Congratulations! You have decided to embark on a very American pursuit, the dream of starting your own small business. The next big step is to get startup money for the business.
The United States was built on the promise that a person could rise above their current station in life with hard work. Having the drive to create your own business puts you in good company with the millions of other Americans citizens or immigrants who have gone down the same path.
It is, in fact, important for you to understand that you are not alone in this effort. Besides the many others who have developed their own companies in the U.S. over the past 300 years, you also have the support of the federal and state governments, which bend over backward to provide you with financial loans, grants, and subsidies to help you get started and keep you afloat as you develop your sales and marketing strategies and get your company’s name out to consumers.
How to Get Startup Money for a Business -Getting Started
Every suggestion below should be executed on three different levels – federal, state, and local. There is nothing to prevent you from getting financial assistance from all three levels of government, which desire nothing more than to support Americans in the creation of more commerce.
We will start with a look at what the federal government offers startup and small business owners in terms of financial and informational support.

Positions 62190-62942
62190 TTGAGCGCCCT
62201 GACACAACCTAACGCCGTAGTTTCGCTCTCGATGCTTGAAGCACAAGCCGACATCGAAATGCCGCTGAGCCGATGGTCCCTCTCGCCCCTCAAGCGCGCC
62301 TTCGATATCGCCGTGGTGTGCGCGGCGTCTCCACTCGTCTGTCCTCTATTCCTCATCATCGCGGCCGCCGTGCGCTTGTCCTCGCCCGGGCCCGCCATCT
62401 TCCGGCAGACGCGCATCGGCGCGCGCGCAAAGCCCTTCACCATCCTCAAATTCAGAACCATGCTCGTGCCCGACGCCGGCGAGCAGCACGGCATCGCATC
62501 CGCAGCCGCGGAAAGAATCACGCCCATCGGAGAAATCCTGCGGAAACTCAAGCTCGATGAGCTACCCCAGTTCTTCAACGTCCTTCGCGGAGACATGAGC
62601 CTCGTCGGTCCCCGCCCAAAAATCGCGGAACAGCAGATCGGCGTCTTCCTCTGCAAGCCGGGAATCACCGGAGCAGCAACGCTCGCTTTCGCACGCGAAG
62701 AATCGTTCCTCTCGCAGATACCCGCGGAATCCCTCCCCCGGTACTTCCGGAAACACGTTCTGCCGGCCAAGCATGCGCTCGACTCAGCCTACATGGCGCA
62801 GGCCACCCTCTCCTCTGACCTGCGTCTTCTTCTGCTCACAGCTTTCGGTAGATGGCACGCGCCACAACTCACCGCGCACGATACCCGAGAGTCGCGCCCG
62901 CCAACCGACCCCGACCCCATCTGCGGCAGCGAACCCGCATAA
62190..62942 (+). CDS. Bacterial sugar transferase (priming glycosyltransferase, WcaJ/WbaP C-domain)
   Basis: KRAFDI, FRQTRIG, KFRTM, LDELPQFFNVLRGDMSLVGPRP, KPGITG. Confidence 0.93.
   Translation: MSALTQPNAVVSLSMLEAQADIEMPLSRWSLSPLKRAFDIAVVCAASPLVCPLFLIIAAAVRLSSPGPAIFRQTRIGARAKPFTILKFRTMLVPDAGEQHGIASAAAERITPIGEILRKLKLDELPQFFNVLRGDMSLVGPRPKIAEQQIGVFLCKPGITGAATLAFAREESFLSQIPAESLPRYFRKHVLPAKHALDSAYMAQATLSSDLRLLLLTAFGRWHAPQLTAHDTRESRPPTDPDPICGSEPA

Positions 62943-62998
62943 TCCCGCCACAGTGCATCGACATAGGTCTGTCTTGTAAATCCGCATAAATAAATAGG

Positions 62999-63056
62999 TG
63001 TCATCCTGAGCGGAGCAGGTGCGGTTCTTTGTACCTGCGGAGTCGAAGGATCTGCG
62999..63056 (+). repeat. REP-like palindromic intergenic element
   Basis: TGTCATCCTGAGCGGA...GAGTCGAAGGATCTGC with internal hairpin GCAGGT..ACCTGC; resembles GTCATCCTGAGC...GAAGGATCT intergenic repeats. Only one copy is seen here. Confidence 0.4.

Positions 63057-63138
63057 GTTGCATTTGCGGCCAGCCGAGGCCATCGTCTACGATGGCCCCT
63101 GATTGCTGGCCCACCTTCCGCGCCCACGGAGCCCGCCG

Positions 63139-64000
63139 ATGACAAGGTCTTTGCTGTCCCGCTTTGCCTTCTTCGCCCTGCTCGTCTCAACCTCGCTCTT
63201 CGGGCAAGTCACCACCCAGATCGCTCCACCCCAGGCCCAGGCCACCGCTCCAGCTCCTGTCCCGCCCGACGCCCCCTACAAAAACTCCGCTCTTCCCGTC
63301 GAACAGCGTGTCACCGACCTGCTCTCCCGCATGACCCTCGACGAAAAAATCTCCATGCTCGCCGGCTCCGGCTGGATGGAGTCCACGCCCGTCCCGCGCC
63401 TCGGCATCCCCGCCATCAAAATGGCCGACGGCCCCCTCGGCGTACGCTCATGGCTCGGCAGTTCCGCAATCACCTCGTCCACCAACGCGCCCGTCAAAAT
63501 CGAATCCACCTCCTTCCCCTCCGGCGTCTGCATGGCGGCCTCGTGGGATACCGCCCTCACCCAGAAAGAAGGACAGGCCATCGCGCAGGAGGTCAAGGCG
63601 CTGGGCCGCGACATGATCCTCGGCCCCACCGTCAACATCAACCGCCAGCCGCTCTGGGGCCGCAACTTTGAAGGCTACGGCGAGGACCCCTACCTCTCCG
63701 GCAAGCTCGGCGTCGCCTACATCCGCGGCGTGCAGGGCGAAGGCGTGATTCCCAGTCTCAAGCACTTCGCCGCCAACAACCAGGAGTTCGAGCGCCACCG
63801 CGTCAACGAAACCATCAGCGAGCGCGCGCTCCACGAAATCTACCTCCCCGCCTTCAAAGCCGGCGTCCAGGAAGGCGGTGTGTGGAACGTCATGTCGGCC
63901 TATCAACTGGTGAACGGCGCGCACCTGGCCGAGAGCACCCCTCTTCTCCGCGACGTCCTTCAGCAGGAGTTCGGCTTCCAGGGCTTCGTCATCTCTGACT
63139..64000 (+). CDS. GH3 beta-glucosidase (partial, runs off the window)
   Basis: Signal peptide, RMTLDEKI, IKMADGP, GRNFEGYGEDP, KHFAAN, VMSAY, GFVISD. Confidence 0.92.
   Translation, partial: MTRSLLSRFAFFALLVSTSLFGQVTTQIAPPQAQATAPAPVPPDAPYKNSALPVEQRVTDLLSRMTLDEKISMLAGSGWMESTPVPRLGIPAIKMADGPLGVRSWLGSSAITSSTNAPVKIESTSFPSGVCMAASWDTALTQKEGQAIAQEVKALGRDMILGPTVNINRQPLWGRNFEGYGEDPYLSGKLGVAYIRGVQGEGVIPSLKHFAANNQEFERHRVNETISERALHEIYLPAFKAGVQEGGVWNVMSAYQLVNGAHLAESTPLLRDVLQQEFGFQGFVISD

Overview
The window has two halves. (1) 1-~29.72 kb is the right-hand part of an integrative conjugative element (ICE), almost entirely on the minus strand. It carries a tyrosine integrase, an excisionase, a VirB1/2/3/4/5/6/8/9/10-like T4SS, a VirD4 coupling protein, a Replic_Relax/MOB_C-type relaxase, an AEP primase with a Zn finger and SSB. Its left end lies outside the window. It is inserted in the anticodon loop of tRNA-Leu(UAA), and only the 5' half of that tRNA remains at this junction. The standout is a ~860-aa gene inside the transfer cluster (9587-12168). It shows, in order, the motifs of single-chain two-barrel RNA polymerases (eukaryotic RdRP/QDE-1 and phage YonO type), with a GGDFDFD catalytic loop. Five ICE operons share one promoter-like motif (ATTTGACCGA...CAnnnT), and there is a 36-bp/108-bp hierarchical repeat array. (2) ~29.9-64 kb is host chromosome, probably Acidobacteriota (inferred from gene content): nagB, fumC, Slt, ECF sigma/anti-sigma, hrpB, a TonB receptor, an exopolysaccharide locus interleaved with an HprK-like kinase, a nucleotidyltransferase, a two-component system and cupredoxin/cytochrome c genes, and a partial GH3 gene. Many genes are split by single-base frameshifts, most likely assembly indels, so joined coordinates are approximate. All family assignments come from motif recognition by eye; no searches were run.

One of the most successful departments in all of the U.S. federal government bureaucracy is the Small Business Administration, which has as its state purpose “to maintain and strengthen the nation’s economy by enabling the establishment and viability of small businesses and by assisting in the recovery of communities after disasters”.
The SBA offers funding programs in the form of loans, investment capital, surety bonds, and grants to companies that qualify for such financial support. These financial vehicles are offered at low-interest rates with favorable payback options and stipulations in order to give small business owners the time to develop and cultivate a market for their products or services.
The SBA provides you with the name of lenders who are experienced in loaning funds to small businesses with very low-interest rates attached. The SBA sets guidelines for the loans made by private lenders as well as community development organizations. This federal oversight makes it easier and safer for small business owners to receive loans.
The SBA works with Small Business Investment Companies (SBIC), which are licensed and regulated by the SBA to offer small businesses necessary capital in the form of debt and/or equity. The SBA provides funding to the SBICs, which then offer those SBA-guaranteed funds to small businesses.
Surety bonds are guarantees that your company will perform its services as described in contact, providing a guarantee to a consumer that your company is liable to perform its services as described.
Furthermore, the SBA works with private and public companies which issue surety bonds to provide such bonds to companies that would benefit from the federally protected promise of work that will be completed as stated.
What if I Just Need Advice on How to Get Startup Money for a Business?
The SBA offers a virtual library of informational articles and guides on its website to direct small business owners on how to run a successful business. As a small business owner, you are likely to visit the SBA website daily for answers to your most basic questions.